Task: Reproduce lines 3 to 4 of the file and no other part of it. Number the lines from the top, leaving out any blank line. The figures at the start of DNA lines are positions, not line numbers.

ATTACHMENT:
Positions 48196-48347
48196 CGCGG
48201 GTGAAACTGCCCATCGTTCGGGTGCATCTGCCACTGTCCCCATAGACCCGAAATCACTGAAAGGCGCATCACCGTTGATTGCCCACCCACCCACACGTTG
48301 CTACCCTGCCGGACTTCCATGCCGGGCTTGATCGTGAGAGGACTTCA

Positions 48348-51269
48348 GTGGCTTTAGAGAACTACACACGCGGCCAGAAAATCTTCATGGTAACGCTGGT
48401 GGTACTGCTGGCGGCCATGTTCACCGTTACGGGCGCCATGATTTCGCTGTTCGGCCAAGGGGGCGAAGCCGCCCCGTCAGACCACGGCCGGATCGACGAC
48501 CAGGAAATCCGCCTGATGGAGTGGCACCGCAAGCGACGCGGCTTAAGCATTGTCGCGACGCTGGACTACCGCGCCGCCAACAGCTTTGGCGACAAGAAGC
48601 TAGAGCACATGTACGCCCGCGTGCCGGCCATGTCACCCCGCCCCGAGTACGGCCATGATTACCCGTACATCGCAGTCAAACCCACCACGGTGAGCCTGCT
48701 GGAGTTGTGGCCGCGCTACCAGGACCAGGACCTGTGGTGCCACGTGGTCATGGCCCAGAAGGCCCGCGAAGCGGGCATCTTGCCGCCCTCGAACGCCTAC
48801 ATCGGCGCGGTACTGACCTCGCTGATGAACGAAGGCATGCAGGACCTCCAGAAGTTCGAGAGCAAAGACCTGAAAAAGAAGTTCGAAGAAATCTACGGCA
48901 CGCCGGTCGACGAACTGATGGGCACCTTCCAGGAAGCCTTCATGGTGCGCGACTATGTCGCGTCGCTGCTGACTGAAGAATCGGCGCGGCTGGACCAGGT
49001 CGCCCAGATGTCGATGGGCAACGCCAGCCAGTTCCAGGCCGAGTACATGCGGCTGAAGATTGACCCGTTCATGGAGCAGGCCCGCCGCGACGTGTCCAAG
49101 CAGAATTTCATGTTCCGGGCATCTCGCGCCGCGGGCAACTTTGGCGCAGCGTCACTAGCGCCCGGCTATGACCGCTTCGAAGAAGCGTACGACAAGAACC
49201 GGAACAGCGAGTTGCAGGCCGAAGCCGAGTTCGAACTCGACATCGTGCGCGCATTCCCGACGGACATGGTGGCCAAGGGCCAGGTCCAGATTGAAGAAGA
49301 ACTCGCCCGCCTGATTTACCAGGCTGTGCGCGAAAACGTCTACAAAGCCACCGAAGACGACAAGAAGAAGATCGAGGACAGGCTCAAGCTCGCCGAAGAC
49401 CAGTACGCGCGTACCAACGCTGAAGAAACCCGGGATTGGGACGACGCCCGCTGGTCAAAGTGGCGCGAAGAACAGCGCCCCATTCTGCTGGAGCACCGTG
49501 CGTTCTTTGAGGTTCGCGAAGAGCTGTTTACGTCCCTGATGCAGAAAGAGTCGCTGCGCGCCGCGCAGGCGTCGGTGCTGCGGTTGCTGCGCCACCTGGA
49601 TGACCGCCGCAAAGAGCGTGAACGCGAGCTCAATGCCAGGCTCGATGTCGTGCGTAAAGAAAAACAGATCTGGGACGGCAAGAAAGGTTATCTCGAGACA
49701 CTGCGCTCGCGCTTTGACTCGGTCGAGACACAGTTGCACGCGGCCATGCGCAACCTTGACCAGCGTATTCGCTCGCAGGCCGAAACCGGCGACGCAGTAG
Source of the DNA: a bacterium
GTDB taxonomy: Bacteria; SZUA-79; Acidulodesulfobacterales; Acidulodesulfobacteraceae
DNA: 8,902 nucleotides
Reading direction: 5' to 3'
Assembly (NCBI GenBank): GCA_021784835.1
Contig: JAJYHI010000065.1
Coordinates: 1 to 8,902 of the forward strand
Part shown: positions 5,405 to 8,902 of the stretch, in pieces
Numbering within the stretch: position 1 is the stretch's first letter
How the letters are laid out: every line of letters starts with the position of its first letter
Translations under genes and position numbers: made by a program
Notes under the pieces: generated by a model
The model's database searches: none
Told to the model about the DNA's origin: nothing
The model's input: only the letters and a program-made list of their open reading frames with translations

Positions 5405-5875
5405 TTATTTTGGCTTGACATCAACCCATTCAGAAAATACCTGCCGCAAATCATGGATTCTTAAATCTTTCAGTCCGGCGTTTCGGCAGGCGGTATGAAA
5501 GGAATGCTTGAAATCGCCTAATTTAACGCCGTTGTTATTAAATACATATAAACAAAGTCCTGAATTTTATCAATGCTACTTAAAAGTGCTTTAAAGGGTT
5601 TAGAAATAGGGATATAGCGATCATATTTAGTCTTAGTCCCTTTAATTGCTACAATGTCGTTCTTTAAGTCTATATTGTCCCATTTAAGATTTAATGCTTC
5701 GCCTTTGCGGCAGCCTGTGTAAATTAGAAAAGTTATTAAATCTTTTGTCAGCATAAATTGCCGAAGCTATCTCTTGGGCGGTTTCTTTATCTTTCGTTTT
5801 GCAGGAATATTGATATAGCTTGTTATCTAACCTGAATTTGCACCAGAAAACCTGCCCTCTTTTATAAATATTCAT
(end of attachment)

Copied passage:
48201 GTGAAACTGCCCATCGTTCGGGTGCATCTGCCACTGTCCCCATAGACCCGAAATCACTGAAAGGCGCATCACCGTTGATTGCCCACCCACCCACACGTTG
48301 CTACCCTGCCGGACTTCCATGCCGGGCTTGATCGTGAGAGGACTTCA